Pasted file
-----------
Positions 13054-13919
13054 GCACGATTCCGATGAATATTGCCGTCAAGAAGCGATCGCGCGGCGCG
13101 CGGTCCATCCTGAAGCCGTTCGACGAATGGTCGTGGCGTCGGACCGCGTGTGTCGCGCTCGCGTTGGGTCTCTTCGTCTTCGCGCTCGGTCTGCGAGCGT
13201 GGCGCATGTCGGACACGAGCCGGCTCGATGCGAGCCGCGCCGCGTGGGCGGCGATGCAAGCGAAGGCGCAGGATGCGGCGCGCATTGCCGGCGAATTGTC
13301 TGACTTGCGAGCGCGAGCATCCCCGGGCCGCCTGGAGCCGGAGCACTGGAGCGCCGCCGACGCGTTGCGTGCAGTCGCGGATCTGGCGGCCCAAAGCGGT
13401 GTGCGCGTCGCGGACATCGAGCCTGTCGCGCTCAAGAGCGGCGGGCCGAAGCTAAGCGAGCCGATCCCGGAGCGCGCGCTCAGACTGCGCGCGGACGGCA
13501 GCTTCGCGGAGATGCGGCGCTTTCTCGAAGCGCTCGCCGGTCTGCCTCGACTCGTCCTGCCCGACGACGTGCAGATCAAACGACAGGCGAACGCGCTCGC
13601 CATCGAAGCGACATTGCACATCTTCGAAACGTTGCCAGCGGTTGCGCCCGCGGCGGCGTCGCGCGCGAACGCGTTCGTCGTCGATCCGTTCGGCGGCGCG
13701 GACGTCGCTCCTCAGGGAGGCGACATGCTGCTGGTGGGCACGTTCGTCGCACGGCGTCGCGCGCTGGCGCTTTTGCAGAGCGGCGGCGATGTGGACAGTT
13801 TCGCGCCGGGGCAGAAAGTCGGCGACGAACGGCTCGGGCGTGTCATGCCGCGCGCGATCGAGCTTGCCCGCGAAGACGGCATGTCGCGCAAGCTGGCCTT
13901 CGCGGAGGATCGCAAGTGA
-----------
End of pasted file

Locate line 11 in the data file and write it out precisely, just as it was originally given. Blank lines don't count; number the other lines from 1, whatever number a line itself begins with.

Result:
13901 CGCGGAGGATCGCAAGTGA